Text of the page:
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What makes code legacy?

What is the definition of "legacy code"?

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    The code no-one wants to deal with anymore? – Grzegorz Oledzki Nov 13 '10 at 21:39

I can't remember where I saw the expression (Pragmatic Programmer?) but one way to think about it is code is legacy code as soon as it's written.

Generally it's referred to code that gets inherited by a team or a programmer from somewhere else (external or internal).

I prefer the former definition, though. :)

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    This indeed is a great definition (and also in line with my definition, since I refuse to discuss my code with myself) :D – Mchl Nov 13 '10 at 21:43
  • I read somewhere, how do you think of this: legacy code is code which you can't rely on, the code we wrote 5 minutes ago and doesn't have tests? legacy code. – Nishchal Gautam Dec 1 '16 at 1:15

Channeling Michael Feathers: Code without tests.

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  • Your response is the last one and I was looking for this definition because I'm reading the M.F book ) ! – Chulo Feb 24 '17 at 11:14
  • If someone dropped a folder of undocumented 1989 COBOL on you which ran on Unix but had 93% code coverage, would you not call it legacy? – Luke Puplett Sep 4 '18 at 11:20
  • @LukePuplett I believe a stream of thought exists in which "good" tests serve as (among other things) documentation of actual behavior, which is often desired over other forms of documentation describing desired behavior. Perhaps this stream of thought is what Jörg and Michael Feathers has in mind? – Matt Thomas Feb 4 '19 at 14:37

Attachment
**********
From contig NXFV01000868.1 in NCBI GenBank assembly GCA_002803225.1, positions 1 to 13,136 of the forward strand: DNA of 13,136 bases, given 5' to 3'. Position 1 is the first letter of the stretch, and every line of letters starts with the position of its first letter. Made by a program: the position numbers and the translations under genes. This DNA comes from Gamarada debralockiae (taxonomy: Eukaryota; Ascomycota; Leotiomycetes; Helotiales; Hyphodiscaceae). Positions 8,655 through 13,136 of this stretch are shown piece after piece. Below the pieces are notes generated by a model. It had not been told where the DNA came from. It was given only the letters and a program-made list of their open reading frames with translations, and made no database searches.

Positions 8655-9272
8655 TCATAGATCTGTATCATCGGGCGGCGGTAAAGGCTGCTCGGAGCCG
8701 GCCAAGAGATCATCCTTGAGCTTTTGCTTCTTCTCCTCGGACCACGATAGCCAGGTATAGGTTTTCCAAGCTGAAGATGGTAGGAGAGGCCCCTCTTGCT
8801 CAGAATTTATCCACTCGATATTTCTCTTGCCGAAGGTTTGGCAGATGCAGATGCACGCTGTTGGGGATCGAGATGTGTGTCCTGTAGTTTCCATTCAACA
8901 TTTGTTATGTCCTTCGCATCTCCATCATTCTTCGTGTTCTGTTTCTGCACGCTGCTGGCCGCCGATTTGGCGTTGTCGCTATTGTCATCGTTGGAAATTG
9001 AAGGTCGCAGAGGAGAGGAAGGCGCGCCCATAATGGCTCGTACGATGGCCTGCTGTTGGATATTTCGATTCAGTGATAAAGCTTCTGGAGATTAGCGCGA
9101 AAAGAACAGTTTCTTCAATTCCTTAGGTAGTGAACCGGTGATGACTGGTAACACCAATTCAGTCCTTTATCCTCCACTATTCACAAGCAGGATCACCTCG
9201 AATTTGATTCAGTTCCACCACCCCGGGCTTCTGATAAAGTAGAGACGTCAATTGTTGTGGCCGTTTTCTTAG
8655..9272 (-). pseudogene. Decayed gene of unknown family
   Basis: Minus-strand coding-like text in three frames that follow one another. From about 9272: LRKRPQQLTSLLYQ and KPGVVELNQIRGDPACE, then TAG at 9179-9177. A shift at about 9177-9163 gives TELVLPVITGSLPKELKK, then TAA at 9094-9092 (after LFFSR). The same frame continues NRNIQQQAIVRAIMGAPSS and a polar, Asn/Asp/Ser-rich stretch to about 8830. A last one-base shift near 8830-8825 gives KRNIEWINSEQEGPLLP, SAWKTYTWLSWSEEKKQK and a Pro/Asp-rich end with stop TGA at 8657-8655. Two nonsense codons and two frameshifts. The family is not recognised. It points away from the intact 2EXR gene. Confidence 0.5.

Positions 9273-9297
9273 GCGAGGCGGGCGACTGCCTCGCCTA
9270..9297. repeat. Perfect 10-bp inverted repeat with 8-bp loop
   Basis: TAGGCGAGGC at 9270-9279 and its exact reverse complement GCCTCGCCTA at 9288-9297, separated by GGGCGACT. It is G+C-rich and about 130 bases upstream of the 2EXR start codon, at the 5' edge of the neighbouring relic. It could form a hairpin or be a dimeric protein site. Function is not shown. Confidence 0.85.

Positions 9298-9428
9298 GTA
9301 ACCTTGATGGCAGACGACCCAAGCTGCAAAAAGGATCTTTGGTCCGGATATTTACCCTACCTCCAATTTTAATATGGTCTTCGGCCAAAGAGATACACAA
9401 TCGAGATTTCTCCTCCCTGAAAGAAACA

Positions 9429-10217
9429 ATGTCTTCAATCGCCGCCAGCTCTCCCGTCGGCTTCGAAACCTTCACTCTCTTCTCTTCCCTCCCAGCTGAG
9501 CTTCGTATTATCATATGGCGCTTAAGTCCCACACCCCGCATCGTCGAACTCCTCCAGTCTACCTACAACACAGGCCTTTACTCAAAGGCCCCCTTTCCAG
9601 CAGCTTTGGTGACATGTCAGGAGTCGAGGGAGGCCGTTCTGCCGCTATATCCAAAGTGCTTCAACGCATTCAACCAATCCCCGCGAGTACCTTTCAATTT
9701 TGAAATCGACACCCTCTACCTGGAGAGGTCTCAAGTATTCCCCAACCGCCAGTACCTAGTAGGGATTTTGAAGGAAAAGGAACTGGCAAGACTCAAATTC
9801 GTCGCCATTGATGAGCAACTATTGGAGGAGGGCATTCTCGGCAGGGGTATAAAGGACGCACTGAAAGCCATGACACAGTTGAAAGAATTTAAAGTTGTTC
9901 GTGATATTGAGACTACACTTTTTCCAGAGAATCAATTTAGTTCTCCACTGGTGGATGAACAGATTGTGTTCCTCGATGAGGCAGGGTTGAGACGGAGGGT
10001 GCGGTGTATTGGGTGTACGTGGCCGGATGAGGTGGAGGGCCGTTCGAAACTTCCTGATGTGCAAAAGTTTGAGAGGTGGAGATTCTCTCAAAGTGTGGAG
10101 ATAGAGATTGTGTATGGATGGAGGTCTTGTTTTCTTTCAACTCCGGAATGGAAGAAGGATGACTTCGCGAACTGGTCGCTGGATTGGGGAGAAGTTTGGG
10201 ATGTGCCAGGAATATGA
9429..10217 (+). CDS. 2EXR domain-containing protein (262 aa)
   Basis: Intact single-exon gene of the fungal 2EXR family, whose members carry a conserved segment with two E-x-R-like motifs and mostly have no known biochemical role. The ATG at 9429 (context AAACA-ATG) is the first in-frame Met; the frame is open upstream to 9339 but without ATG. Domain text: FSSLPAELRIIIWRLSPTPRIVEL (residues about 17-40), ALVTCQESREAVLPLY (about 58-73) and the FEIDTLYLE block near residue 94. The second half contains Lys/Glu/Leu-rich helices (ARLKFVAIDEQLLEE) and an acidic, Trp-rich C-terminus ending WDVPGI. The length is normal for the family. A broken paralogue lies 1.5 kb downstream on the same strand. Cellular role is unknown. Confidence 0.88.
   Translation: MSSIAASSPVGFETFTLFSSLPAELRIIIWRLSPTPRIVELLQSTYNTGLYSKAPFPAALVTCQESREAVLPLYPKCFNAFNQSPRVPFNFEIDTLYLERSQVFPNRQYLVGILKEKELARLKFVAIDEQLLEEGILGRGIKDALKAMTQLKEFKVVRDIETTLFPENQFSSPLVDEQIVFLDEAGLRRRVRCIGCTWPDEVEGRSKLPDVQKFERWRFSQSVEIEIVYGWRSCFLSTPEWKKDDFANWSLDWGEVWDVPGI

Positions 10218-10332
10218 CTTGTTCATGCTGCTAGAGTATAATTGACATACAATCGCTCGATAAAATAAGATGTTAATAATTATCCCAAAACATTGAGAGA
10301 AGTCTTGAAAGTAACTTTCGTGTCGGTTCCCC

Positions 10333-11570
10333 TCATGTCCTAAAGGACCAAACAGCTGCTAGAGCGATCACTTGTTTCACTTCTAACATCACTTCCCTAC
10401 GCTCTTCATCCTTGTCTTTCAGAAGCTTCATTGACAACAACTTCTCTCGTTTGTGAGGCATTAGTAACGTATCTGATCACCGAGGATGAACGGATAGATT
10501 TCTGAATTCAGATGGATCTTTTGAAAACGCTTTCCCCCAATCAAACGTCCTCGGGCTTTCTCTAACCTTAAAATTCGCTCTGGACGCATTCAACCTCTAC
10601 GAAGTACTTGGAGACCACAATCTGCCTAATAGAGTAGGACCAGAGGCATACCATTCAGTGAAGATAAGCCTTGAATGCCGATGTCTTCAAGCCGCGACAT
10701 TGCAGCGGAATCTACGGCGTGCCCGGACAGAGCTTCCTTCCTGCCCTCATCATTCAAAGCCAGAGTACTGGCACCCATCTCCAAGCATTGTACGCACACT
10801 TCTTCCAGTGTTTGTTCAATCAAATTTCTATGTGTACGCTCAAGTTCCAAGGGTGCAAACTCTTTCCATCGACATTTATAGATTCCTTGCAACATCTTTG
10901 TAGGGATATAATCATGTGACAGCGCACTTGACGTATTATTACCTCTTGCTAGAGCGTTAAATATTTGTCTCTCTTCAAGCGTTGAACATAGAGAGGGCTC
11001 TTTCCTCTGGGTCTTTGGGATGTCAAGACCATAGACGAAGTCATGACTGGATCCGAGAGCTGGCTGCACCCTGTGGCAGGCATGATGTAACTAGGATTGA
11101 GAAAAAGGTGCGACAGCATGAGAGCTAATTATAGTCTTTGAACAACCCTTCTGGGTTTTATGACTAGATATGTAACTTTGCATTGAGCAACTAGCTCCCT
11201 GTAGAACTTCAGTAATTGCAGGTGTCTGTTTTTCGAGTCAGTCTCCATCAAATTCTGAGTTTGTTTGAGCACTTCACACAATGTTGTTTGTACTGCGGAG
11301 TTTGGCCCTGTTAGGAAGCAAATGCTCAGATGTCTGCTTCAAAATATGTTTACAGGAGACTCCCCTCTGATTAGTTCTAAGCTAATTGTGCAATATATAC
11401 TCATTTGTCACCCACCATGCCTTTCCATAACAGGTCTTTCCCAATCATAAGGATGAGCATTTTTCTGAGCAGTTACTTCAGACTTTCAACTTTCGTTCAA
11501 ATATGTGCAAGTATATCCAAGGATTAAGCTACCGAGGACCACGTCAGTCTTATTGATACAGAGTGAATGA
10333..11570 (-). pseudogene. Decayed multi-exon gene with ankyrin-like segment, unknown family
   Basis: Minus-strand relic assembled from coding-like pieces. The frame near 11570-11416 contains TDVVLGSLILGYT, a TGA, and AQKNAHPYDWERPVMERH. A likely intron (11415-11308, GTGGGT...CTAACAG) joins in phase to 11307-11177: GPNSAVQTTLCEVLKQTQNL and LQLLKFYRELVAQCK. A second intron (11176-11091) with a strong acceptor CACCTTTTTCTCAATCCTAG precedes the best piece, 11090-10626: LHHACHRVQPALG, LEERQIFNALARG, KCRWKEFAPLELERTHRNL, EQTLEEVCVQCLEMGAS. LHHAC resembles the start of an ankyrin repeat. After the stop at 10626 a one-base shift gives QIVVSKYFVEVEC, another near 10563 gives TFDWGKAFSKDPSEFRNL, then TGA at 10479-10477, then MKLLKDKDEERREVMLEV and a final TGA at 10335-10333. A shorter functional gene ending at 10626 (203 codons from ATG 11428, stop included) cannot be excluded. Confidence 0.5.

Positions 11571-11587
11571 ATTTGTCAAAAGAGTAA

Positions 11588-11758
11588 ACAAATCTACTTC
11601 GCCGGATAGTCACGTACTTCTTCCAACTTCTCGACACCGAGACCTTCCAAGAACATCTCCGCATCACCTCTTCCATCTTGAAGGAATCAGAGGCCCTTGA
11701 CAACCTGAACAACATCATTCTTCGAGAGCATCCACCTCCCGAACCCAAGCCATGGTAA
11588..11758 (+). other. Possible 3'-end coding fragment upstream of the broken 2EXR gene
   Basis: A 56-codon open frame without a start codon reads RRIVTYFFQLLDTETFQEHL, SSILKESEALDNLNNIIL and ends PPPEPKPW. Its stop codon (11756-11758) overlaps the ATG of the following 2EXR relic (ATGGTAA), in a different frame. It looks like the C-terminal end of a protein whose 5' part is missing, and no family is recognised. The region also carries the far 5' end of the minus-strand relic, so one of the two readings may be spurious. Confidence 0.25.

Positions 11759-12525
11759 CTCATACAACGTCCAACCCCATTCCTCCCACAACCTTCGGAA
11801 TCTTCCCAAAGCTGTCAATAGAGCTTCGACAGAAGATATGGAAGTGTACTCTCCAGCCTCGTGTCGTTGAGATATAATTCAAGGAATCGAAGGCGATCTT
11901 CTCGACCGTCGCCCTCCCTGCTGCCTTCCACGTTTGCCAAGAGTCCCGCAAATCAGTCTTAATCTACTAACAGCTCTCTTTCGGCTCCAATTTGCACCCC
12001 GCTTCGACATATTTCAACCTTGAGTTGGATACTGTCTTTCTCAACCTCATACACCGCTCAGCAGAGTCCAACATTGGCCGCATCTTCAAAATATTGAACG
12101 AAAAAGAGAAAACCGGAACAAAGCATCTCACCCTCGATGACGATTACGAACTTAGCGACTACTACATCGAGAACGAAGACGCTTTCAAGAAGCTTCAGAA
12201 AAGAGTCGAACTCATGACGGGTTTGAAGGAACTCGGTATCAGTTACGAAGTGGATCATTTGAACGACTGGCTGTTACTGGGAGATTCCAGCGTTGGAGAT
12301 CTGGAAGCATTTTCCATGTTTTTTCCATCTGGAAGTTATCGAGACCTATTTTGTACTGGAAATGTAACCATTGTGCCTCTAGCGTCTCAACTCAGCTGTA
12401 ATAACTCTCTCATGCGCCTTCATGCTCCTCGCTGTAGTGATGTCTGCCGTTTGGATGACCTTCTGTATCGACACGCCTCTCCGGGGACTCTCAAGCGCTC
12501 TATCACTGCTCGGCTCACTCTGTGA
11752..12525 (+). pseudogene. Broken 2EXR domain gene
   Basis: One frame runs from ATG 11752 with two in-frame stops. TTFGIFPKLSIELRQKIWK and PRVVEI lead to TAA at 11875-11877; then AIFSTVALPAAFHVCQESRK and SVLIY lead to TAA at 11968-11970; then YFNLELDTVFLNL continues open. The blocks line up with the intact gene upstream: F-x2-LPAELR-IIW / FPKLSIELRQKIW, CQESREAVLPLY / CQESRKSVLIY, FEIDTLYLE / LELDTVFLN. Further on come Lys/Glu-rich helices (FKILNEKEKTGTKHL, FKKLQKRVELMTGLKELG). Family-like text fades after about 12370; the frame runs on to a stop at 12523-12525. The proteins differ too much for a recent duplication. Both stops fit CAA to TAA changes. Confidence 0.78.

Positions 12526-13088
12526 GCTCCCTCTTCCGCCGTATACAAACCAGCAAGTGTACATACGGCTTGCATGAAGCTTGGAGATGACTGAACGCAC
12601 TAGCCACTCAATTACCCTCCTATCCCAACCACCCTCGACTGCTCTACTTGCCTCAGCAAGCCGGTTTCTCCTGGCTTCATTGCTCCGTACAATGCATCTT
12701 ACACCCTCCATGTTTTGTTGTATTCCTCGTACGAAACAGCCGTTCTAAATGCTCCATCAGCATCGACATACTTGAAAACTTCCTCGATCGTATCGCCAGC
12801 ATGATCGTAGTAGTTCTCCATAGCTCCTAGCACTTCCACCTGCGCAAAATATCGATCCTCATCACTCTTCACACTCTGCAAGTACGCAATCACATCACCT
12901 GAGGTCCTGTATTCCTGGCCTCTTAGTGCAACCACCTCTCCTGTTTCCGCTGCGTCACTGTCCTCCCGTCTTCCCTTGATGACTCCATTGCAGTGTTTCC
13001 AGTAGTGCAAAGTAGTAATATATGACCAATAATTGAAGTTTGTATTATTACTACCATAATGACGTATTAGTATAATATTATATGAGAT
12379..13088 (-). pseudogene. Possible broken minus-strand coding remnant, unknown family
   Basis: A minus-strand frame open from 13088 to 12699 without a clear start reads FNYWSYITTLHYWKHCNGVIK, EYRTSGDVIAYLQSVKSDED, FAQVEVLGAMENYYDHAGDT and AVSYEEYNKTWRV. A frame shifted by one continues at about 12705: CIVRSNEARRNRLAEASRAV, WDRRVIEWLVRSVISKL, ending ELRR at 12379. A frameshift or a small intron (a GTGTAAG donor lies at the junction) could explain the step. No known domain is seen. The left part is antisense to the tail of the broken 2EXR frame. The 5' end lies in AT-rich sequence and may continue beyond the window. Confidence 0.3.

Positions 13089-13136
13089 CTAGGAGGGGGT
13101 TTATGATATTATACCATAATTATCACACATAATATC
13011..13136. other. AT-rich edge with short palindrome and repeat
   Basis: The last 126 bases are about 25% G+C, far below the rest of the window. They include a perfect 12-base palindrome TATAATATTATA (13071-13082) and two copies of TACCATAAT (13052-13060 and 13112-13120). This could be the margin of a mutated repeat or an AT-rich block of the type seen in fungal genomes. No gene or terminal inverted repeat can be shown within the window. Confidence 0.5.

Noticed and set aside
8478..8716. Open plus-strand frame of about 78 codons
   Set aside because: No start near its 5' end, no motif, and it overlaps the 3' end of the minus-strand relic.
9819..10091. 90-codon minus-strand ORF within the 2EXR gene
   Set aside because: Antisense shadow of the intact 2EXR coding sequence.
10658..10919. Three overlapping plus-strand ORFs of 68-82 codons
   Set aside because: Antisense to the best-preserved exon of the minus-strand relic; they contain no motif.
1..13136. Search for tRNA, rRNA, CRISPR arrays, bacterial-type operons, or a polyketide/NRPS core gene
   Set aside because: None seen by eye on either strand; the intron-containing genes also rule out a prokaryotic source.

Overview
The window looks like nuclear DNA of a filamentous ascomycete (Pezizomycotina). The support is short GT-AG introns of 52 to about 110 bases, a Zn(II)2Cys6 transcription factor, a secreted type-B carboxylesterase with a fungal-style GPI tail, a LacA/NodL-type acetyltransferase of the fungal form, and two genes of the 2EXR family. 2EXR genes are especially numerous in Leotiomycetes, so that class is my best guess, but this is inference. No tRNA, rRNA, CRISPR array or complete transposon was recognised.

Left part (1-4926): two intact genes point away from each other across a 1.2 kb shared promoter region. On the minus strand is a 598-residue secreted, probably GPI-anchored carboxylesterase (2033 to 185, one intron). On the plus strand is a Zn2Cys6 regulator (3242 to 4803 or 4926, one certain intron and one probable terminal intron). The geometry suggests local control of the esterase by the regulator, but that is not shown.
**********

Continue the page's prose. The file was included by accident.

Code written by others or under a previous language, architecture, methodology, or framework that pertains to the current project.

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  • Note: "the current project" is included because the term "legacy" implies ancestry. – jball Nov 13 '10 at 21:46

Code someone else written (usually someone no longer available for any contact), but you must deal with it now.

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I would say that legacy code is (usually old) code that can be rewritten using better programming techniques or languages. Legacy code usually is not easily rewritten because of dependencies on that code.

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    Most code as created meets your definition of legacy code. – Ira Baxter Nov 14 '10 at 23:31
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    @Ira Baxter: Seems to match the definition: Code is legacy code as soon as it's written. – Leonid Nov 15 '10 at 13:05

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